A fine timepiece is part of dressing like a gentleman. When I first made a little money, I bought my first watch which was a Rolex Daytona. It was just one of those things that said I was successful.— Brian McKnight
The most off-limits Brian McKnight quotes that will inspire your inner self
I write about moments, and I don't make blanket statements about anything because no one has all the answers; nobody's come up with a foolproof way to do anything when it comes to emotions.
Jazz is all about improvisation and it's about the moment in time, doing it this way now, and you'll never do it this way twice. I've studied the masters. Why would I want to play ball after the guys who sit on a bench? I want to play like Michael Jordan.
I'm not like a legend that - so I'm sort of in the middle in this sort of gray area where, you know, I'm creating music and I'm not saying there isn't an audience because there is because all of those people go out and spend $80 to $150 on a concert ticket.
Most of the stuff I learned to play, I learned in high school.
I had a band in high school, a jazz-fusion thing, and I was the keyboard player. I was interested in how the instruments worked and the theory behind playing with them.
People don't like when you point out to them and remind them that they're not very smart.
It doesn't matter the genre or type of art, if it's authentic there's an apparent beauty to it and as an artist, that's very inspiring.
Back in college, when I got kicked out of school, I was still in school, I'd just written the song that got me my record deal. If I hadn't gotten kicked out of school I wouldn't be where I am now. Three months after that, I got my record deal and the rest is history.
Every little kid that steps on the court or the field has aspirations to go pro.
I think being a pro basketball player is the best job. The thing I had to realize was that I can't do every dream that I have.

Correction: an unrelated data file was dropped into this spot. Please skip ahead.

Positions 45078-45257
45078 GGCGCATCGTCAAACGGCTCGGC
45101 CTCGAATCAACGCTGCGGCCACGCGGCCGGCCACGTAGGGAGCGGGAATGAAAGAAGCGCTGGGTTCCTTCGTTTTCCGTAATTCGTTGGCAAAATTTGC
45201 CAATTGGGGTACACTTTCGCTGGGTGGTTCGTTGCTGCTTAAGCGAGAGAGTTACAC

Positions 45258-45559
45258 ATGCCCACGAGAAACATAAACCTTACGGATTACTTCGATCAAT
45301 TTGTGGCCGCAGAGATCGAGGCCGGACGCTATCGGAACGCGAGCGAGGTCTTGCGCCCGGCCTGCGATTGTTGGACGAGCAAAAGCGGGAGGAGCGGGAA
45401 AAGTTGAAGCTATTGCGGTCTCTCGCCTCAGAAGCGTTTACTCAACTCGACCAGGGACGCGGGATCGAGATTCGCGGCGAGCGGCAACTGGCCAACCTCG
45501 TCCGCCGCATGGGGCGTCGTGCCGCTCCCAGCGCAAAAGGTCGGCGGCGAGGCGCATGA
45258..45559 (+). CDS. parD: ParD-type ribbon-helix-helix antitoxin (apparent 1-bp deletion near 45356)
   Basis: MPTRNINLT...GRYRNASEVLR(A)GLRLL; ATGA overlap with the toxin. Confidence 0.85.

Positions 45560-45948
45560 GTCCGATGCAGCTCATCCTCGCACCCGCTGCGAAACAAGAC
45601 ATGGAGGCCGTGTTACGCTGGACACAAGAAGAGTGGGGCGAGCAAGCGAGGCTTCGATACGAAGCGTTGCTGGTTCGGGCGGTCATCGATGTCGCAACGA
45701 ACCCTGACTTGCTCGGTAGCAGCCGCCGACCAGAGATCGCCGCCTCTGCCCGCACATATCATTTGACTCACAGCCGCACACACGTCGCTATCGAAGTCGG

When it's your chance to step up to the plate, just hit it out of the park, and everybody will forget about everything that came before.
The guy comes up to the plate, there's always a chance where he can get a grand slam and everybody forgets about all the times he missed.
I'm creating music - it doesn't matter if anyone else likes it.
I was a nerd academically. But I was also an athlete and a musician. I never wanted to be shut out of any situation. I think it was that more than anything.
He knows I rip him off every day. He's the godfather for me. Nobody can say they aren't influenced by what Stevie Wonder has done.
It's just exciting to be part of something that is brand-new.
I just want people to take a step back, take a deep breath and actually look at something with a different perspective. But most people will never do that.
I'm constantly being courted by labels and their backing.
Obviously the market is there when you talk about the economics and the numbers, but it's hard to give up the freedom of being able to do whatever you want.
You can't listen to what people who aren't musical have to say.
When Anytime was released, I had bad reviews, and at first I was hurt. Your songs are like your children. You don't want to hear, 'Your kid is ugly.' But I knew the record was good and it would sell.
I am at my core a singer/songwriter a la James Taylor or a la Billy Joel.
It's not that I don't want to work with people, but I do just love doing my own thing.
I listen to all kinds of songs. There's something to be learned from every type of music and from the one making it, whether it's pop or jazz or hip-hop.
Every song that I've done is me in one way or another.